Friday, June 2, 2017

Scotland: Highland Folk Museum

Our next AirBnB was down in Newtonmore, so after spending the middle of the day on Cairn Gorm Mountain, we stopped at the open-air museum on the edge of town. Entrance is free, but since it costs them 11 pounds per visitor to pay their actor-interpreters and keep up the grounds, we went ahead and donated 10 pounds each, plus 5 pounds for the guide book. The weather mostly held out for us as cool and gray, with only a smattering of light rain toward the end of our three-hour visit.

(A week's rations in Britain during WWII.)

The Highland Folk Museum is a mile-long stretch of land to which a number of old buildings have been brought. On one end is an animal farm, complete with nicer and shabbier farm houses. (See Dear Husband milking Bessie, above.) There's also a vehicle garage from the interwar period and a house that trebles as middle-class parlor, sweet shoppe, and post office. In the middle is a town c. 1930, with a school, a church, a tailor, a clockmaker, etc. The school was the very last place we stopped, shortly before closing time, and when the schoolmaster reprimanded us for being late, at first we thought he was playing his part, but really he wanted us to know that the place was closing! Our AirBnB hostess sometimes plays a schoolmarm there.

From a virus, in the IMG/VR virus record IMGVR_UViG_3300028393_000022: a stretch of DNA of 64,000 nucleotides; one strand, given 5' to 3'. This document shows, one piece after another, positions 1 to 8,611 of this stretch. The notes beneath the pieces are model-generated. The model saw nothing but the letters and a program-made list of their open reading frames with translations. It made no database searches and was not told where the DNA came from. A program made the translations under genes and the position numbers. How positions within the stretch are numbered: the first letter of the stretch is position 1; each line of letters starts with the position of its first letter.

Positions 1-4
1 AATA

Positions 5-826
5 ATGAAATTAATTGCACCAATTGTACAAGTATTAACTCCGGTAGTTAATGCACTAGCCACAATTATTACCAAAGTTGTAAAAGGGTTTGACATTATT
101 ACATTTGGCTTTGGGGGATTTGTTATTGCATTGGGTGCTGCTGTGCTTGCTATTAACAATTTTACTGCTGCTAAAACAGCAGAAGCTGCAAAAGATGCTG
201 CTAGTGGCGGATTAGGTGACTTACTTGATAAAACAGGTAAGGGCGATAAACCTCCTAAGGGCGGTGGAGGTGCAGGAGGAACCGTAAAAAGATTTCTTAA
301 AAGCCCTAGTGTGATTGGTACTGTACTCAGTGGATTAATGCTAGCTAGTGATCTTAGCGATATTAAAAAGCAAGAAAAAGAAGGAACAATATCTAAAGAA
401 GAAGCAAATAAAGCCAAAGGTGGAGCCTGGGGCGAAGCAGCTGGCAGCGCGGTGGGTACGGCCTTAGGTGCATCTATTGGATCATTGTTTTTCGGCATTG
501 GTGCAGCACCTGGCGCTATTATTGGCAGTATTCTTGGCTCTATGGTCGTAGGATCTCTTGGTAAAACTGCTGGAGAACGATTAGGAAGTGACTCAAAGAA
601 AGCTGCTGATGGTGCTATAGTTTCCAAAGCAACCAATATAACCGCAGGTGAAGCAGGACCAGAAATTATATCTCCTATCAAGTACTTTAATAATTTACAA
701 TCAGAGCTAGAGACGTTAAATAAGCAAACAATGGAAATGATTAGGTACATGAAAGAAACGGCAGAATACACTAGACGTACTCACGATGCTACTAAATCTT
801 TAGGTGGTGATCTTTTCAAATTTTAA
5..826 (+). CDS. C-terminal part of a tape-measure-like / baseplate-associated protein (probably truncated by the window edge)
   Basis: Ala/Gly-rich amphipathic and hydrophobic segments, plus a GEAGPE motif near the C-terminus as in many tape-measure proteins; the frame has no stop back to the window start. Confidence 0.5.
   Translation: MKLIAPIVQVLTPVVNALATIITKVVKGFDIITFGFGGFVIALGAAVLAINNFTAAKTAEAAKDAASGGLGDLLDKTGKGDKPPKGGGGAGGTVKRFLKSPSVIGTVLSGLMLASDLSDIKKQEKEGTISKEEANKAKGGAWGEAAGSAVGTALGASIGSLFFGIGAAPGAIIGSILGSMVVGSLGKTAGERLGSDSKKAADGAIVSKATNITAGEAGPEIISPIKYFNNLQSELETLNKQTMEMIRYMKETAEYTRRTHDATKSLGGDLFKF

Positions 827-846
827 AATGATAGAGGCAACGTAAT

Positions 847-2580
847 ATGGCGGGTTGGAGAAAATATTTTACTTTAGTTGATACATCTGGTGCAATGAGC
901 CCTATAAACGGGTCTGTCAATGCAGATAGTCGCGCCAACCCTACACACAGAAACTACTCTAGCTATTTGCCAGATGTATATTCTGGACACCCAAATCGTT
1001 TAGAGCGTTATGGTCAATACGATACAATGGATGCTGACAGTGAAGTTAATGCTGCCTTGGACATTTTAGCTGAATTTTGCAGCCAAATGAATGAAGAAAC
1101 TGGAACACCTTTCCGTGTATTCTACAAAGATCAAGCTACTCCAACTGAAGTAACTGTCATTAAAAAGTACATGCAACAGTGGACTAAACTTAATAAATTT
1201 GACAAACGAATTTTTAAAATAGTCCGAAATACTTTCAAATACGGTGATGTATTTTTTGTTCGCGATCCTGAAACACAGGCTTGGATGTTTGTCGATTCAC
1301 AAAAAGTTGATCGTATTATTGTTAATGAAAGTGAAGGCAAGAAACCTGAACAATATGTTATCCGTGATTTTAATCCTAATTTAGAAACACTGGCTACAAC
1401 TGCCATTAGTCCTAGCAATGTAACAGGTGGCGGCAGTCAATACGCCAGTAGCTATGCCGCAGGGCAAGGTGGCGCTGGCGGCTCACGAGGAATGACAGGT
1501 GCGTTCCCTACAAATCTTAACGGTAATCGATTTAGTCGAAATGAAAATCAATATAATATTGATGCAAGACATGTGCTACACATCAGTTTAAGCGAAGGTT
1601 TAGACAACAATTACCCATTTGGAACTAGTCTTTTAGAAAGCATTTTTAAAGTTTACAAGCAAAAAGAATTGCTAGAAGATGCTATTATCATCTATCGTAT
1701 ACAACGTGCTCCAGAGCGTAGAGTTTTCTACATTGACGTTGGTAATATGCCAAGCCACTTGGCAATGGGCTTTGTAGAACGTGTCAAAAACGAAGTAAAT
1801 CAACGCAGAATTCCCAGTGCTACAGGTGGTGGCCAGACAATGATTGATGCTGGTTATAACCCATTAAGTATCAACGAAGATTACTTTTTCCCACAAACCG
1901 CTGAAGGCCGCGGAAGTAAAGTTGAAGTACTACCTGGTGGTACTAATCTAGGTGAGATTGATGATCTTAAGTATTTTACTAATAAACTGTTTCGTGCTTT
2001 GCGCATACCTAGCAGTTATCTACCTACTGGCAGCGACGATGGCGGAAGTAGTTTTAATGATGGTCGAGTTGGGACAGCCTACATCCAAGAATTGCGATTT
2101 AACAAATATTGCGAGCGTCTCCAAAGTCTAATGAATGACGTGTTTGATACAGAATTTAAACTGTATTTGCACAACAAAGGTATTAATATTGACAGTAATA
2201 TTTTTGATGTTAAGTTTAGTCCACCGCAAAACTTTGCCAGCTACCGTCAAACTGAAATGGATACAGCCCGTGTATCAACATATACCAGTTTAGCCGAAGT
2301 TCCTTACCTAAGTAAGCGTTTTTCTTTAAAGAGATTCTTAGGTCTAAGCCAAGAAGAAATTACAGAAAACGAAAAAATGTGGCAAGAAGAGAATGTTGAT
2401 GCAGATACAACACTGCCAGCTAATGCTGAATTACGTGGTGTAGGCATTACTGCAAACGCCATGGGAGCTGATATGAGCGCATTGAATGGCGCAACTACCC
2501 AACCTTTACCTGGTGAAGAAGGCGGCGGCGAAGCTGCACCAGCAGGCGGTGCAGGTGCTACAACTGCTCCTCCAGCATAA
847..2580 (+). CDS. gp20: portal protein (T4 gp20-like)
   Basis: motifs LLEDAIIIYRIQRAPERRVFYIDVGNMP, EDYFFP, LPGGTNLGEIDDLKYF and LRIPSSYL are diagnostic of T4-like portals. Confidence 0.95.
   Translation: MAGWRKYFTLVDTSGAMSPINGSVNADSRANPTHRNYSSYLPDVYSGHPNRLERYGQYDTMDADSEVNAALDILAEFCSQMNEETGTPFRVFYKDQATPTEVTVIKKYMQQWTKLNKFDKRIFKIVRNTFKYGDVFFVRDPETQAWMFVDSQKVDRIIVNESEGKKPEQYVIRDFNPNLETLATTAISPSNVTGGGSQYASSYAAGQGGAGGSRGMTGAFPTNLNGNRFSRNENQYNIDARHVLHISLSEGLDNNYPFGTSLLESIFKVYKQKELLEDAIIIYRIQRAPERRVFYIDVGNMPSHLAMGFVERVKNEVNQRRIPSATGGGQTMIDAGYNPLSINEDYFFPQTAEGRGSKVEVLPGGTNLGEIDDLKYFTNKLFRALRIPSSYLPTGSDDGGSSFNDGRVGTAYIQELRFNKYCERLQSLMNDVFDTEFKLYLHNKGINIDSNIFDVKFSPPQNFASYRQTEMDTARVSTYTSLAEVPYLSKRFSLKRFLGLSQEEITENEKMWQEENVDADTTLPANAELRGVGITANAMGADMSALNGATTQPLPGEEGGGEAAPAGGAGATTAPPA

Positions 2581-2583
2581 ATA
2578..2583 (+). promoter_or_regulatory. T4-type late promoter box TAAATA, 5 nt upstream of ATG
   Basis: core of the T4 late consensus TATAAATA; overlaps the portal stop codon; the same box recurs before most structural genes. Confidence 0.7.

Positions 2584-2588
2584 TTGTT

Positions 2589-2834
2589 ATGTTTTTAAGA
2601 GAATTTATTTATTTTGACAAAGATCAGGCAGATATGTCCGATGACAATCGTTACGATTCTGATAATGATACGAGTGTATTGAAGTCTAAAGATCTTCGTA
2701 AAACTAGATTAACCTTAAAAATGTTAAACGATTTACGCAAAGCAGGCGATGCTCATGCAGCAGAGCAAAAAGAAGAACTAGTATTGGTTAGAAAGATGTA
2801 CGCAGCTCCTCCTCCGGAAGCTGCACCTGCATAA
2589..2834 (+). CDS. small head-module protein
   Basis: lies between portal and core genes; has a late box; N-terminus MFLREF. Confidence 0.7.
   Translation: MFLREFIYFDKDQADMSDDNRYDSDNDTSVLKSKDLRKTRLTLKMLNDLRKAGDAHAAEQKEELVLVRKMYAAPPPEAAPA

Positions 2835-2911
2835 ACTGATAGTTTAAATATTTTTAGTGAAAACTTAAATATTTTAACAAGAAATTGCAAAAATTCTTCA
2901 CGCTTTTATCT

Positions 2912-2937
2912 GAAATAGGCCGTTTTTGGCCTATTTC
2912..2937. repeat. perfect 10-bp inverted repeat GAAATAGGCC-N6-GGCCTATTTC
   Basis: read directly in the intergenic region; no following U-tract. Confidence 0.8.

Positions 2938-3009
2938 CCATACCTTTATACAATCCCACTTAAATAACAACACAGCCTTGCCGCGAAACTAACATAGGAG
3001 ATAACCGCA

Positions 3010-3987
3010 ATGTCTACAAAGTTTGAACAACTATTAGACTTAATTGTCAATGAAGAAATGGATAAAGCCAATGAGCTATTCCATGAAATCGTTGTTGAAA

Above is the table in the little shepherd's hut; below is the stone paddock for sorting sheep brought in from the pasture for shearing, dipping, or other procedures.

Here's the counter of the little post office.

A short walk through the woods gets you to an eighteenth-century village of wattled dwellings with thatched roofs. The houses, barns, and drying kiln were sturdy structures, but the insides were dark and smokey. I readily understood what a dirty existence it must have been. There were two actors present while we were there, but the man didn't seem interested in conversation, and the woman ran off to intercept a couple who were trying to trespass onto neighboring land.

It was a neat experience. The 20th-century presentations looked pretty familiar to our American eyes, but the 1700s settlement was new and different. I'm glad we went, even though I hadn't been expecting to pay money for it.

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